I woke up five days later.
Tom was flown back to the UK. His tour was over.
I think someone said, "At this rate, we'll have no-one left by the end."
Which is what it would have been.
I think we only had 28 blokes to start with in the CP
and within a week, we had already lost two people,
and we had to be there for seven months.
Despite the attacks on Jimmy's men,
he and Luke were determined to push out on foot.
They needed to find out the extent of the Taliban threat
and started patrolling the local villages.
We needed to know who lived here, and try and distinguish between
who were the locals, the people we were trying to protect,
and who were the insurgents.
But the reception wasn't a warm one.
Mostly, they're too scared to want to speak to us.
Just too scared for themselves cos they'd been under that control.
Shep, don't overextend!
It was becoming clear why the locals were so nervous.
The Taliban were watching.
While the men were trying to build a picture of their enemy,
the Taliban were doing exactly the same.
We started going out of the checkpoints, out to the villages,
out on the ground,
so then the insurgents' tactics sort of changed
to try and aim for, you know, our foot soldiers on the ground.
So, once that started happening, the threat level in the area rose.
Around Luke's checkpoint at Salaat,
IEDs were starting to appear.
19-year-old Chris Scott had volunteered to try find them
whenever 7 Platoon went out on patrol.
Your mind needs to be 100% focused.
You can't start thinking about what could happen.
You've got to think about what you are doing at that precise moment.
For a young lad to constantly volunteer to go at the front
of the patrol and put his life at risk and be happy to get
that close and find an IED
to prevent anyone else in the callsign stepping on it,
that's a big deal.
On an early patrol, Luke wanted to investigate a compound on the bank
of the canal that the Taliban were known to use as a firing base.
He'll point to a specific place, a compound,
and head towards that direction and he'll let me pick the route.
The Americans that were there before us, obviously,
had a lot of problems with the areas around the checkpoint.
So, we were there, we thought we'd take it over,
show them what the English can do.
There's a bridge. We're not going over the bridge.
Chris led the platoon to the compound on the edge
of the canal.
I'd spotted from a distance
that out of the corner of the compound,
there was an irregular feature.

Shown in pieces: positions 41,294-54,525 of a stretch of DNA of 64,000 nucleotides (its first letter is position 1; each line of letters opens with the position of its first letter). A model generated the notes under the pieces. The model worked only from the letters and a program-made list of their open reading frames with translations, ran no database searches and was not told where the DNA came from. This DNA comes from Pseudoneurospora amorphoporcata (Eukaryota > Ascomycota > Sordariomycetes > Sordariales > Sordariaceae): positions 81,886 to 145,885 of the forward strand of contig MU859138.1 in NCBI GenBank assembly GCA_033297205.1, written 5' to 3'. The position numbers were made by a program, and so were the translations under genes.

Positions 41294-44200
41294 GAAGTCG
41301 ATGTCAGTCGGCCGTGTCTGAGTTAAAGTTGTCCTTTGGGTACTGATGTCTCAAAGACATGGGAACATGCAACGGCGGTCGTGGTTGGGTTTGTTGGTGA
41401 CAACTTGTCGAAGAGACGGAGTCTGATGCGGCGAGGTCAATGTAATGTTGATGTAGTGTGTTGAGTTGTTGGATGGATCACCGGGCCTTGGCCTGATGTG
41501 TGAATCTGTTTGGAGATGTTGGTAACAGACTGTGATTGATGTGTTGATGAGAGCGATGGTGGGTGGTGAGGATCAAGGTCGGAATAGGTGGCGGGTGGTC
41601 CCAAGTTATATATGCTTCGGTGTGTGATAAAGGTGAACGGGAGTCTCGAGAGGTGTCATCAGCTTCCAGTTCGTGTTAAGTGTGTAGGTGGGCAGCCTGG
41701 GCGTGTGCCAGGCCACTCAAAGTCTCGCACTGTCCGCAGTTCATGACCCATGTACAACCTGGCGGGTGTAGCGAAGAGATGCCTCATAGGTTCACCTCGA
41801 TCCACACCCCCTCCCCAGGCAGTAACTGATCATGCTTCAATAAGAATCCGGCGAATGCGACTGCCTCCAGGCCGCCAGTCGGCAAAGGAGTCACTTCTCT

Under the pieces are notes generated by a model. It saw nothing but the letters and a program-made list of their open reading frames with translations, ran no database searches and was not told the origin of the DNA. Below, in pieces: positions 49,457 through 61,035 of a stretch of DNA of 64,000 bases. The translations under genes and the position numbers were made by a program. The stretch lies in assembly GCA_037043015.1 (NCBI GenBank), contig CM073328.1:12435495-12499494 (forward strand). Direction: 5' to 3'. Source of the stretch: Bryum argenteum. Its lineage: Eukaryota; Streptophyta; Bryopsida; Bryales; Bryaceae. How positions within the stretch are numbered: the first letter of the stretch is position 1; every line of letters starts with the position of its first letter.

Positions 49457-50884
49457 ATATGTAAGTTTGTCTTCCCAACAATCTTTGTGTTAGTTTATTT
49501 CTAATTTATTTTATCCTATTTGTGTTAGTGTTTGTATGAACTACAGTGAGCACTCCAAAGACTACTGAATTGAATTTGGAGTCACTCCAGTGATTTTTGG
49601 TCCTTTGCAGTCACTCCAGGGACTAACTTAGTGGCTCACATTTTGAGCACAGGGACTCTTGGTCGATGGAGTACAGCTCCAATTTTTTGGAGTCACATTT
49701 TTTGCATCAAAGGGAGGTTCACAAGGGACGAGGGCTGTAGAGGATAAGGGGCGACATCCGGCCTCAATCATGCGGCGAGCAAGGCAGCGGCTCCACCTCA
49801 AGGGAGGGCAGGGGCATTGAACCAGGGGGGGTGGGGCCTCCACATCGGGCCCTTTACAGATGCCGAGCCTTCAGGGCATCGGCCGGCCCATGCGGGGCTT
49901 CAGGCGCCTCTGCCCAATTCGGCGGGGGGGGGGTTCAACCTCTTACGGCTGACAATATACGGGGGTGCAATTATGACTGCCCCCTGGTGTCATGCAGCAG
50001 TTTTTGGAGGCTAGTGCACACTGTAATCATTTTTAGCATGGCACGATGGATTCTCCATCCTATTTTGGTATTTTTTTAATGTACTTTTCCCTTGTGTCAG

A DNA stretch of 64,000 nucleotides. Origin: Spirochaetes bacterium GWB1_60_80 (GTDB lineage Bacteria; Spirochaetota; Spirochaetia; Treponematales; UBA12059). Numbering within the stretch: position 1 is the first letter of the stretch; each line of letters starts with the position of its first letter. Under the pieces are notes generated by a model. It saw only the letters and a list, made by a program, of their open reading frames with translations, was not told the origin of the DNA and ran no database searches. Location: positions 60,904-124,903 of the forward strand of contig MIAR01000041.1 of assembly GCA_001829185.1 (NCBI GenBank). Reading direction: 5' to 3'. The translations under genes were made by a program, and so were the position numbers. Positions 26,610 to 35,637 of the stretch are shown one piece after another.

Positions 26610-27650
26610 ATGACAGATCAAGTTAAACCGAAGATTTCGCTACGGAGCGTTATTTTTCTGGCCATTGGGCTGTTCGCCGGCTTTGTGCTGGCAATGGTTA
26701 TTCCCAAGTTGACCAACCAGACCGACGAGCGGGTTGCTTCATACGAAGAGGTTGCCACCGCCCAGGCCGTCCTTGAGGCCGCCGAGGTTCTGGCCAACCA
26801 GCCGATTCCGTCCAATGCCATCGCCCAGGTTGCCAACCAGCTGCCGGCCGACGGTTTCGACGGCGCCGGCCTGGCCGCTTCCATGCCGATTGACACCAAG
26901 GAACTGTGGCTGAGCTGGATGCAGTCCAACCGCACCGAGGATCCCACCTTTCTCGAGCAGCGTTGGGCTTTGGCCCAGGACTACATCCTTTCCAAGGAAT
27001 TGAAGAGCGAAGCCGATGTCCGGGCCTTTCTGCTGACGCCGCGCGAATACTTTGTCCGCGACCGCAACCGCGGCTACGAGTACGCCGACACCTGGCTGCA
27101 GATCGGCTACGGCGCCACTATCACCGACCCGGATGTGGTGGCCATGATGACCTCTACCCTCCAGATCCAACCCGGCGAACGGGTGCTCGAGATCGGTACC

We was really close to the firing points. I mean, we could see them.
-Boss, watch all that hay and shit.
-Watch all that hay and shit.
And then, obviously, everything went bad after that.
You hear those words and your heart just sinks, you start getting angry.
On the other side of the compound,
a US Marine who'd been attached to Luke's platoon had stepped
on an IED.
To see the dust cloud and see it disappear,
at first it didn't seem real. For the first second or so,
I was like, "What?" Then, obviously, I knew it was real.
Got a casualty.
Erm... Double amputee.
The casualty was in danger of bleeding to death.
Luke told Chris to clear a safe path to get him out.
But the quickest way out was across the bridge he'd avoided earlier.
The Taliban were known to booby-trap the most obvious routes
for carrying casualties.
DETECTOR BEEPS RAPIDLY
I'm still not sure how much he cleared that route or how much he...
He just went for it and walked.
Bridge is clear.
Get the stretcher up! Get the stretcher up! Go.
Get him on the back of that wagon.
Obviously, I'd walked past that area,
I was thinking a lot about where it was, what was around at the time.
I just happened to be at that spot, really unlucky.
That's my guy. I've got to go.
The US Marine was in a helicopter on his way to hospital
just 12 minutes after the explosion.
He'd lost one of his legs. And suffered severe injury to the other.
Everyone didn't really say anything to each other for about five or ten minutes.
Then we just started easing into it.
Talking about it.
I just think to myself, I wish things could happen differently.
I'm sure that wasn't the only IED in the ground there.
And it went off.
That day, it was a success for the Taliban.
At their base 12km away, Jimmy and his men
had listened to the whole thing unfolding on the radio.
The dread... I didn't know if it was Luke,
just thinking there's nothing I can do.
And that anger is still with me.
That feeling of helplessness and anger at a situation
and the fact that you are helpless. Wow!
The two platoons had been living separately in their bases
for just a few weeks, but already they'd taken casualties
and the enemy were laying IEDs at will.
They had to hit back.
And as we eat dinner, Apaches are flying overhead,
ready to kill the insurgent bastards.
You get this feeling of aggression and you kind of think, "OK,
"if it's not going to be peaceful and it's going to be warry,
"then we're going to get warry."
Jimmy and his platoon received new orders to lure
the Taliban into a trap.
OK, most of you have been out on the ground.
We're patrolling to the north through the fields.
But for the plan to work, the pioneers would have to act as bait.
You have a foot patrol, which has air support.
You'd go, get contacted, you're being fired at from a location
and the helicopter would come in and kill that guy.
It was quite a shocking thing for all of us to hear that.
It was like, yeah, right.
Our job was to get shot at, so...